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Airborne Philosophy: An athletic roster has opened up SWE's passing game

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SouthWest Edgecombe quarterback Jayden Lewis is on pace lead a passing offense for more yards through the air than any Cougars team in recent memory.

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By PATRICK MASON
Sports Writer

Thursday, October 4, 2018

It all started with an untimely injury, a quick-thinking decision from head coach Jonathan Cobb, and a basketball player willing to play football.

And now, quarterback Jayden Lewis and wide receiver Keishon Porter hold significant roles on the SouthWest Edgecombe football team; the pair is the driving force behind a shift in offensive philosophy for the Cougars, who are on pace to have the most passing yards in at least a decade.

The summer of 2017 had gone as planned for SWE. The lineup was set, the game plan was ready to be unveiled, and the annual Tarboro Jamboree would serve as the final tuneup before the regular season. But projected starting quarterback Tre Williams suffered an elbow injury that left the Cougars without a passer to open the season.

Lewis, a career running back, had thrown passes at the JV level, and that was good enough for Cobb, who was in a pinch and named Lewis the team’s new quarterback at the start of the season.

“One of the JV coaches told coach Cobb about me,” Lewis said. “We put a lot in, a lot of lot of extra passes, and worked on me with stuff like standing in the pocket, and moving around and throwing. I’m working on things, read-option stuff, too. Just trying to get better and finding my reads.”

In true Cougars fashion, the team relied on a smash-mouth rushing attack in 2017 that collected 4,086 yards and 43 touchdowns, en route to a 10-3 season and a share of the conference crown. Lewis, still learning the intricacies of the quarterback position while not being fully trusted to be let loose, threw for 300 yards across 13 games.

Williams returned from his elbow injury to play in parts of six games, passing for 85 yards.

But the progress and potential Lewis showed in his junior season was enough to force Cobb into thinking up ways to maximize Lewis’ talent. Lewis, at 5-foot-7, would be asked to throw on the move in order to shift his eye line from seeing the backs of linemen to seeing open grass and receivers.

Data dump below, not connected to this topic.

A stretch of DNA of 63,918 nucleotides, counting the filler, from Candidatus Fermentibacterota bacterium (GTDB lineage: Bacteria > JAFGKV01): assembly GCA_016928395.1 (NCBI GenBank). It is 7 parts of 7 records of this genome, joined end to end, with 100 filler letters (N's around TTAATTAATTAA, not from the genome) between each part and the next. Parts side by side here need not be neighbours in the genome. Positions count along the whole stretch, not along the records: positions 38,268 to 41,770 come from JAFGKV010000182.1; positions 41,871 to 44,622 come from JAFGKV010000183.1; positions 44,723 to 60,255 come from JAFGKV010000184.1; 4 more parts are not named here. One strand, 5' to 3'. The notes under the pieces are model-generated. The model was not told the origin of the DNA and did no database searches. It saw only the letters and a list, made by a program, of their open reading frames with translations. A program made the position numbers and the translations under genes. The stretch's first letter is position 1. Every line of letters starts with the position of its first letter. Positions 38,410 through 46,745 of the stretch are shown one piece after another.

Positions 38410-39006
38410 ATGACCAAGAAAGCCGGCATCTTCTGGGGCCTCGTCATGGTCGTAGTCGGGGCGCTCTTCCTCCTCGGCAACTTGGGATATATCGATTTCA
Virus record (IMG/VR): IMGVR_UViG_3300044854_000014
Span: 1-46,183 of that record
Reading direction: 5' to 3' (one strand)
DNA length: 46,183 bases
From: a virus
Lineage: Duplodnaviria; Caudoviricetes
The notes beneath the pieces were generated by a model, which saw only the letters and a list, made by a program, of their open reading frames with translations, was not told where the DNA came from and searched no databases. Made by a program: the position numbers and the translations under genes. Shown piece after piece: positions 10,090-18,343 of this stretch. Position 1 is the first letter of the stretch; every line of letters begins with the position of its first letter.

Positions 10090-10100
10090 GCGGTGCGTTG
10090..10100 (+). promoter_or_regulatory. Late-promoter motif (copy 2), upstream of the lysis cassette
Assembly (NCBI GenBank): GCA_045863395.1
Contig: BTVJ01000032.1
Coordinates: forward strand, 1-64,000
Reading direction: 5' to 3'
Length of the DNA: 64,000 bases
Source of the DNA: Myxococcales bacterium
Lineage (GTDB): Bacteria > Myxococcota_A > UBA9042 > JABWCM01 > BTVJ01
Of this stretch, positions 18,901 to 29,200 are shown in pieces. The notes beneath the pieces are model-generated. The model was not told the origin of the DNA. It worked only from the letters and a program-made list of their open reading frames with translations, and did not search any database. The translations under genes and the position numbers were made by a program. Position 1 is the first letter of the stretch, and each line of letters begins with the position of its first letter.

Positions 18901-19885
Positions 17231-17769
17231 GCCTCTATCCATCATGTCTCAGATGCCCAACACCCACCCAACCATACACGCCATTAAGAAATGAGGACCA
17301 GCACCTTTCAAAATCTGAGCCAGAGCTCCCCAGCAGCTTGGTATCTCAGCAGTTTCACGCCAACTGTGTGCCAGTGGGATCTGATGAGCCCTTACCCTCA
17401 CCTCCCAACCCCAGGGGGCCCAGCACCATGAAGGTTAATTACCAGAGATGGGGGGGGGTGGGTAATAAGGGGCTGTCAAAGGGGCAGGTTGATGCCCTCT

“He’s special. As long as he can see, boy, he will put it where it needs to go,” Cobb said of Lewis. “He’s a good runner, smart, and he’s not going to make too many mistakes, even though I’m asking him to do a lot of funky things. I don’t even know if he’s realized his potential yet.

“When I turned to a running back after the Jamboree, I had this quarterback who was a little short, so we try to be innovative in getting him ways to see.”

With a capable quarterback in place, the idea of SWE utilizing the passing game became more of a reality when Porter showed up.

Porter has a basketball-first mindset, highlighted by his standing as SWE’s second-leading scorer a year ago as a sophomore. But his basketball skills translate to the football field in ways that can force a coach to extend the playbook. That was evident during practices before this season where the 6-foot-4 junior caught everything thrown his way.

“It was really personnel driven,” Cobb said of passing more often. “We’ve had football players here for a long time, but not necessarily the basketball bodies who play football. We have some now and I figured we should try to find a way to use him.”

The Cougars (4-1), through five games, have more passing yards (479) than through the entirety of each of the past two seasons. No SWE team has passed for more than 688 yards since 2013, and this year’s team is poised to breeze past that number.

With six games left, including Friday’s home conference game against North Pitt, the Cougars and Lewis are on pace to pass for 1,054 yards.

“We’re usually a run team but now we’re getting some passing in the mix to do some different things,” Porter said. “The coaches see some things in me that had them wanting to make a change. They knew I had speed and the height, and saw I could catch in tryouts and practice.”

What the Cougars’ coaching staff saw is what opposing teams have had to deal with. Look no further than Porter’s two touchdowns against Northern Nash. Lewis lobbed both passes to Porter, who used his height to come down with the touchdowns. Porter leveraged his long frame to box out his defender, then high-pointed the ball in the air.

Last week in a win against Currituck County, Lewis connected with Porter for a 70-yard touchdown pass. Lewis’ tightly thrown spiral found Porter in stride for the score.

“It was a nice ball,” Cobb said. “Keishon played running back on JV last year, so getting them comfortable and learning how to connect with each other will be something we’ll look for as they get more opportunities.”

Porter has become a safety valve for Lewis, who trusts that the junior receiver will come down with those 50-50 balls. He has 10 catches, 263 receiving yards and four touchdowns, all team-highs.

And while the newfound passing game has kept defenses from spamming the line of scrimmage, this Cougars team won’t stop feeding a well-stocked backfield. The team is run-first, but with 1,168 yards, this year’s squad won’t catch the rushing production of 2017. 

And with the way the Cougars move the ball through the air, that might not be such a bad thing.

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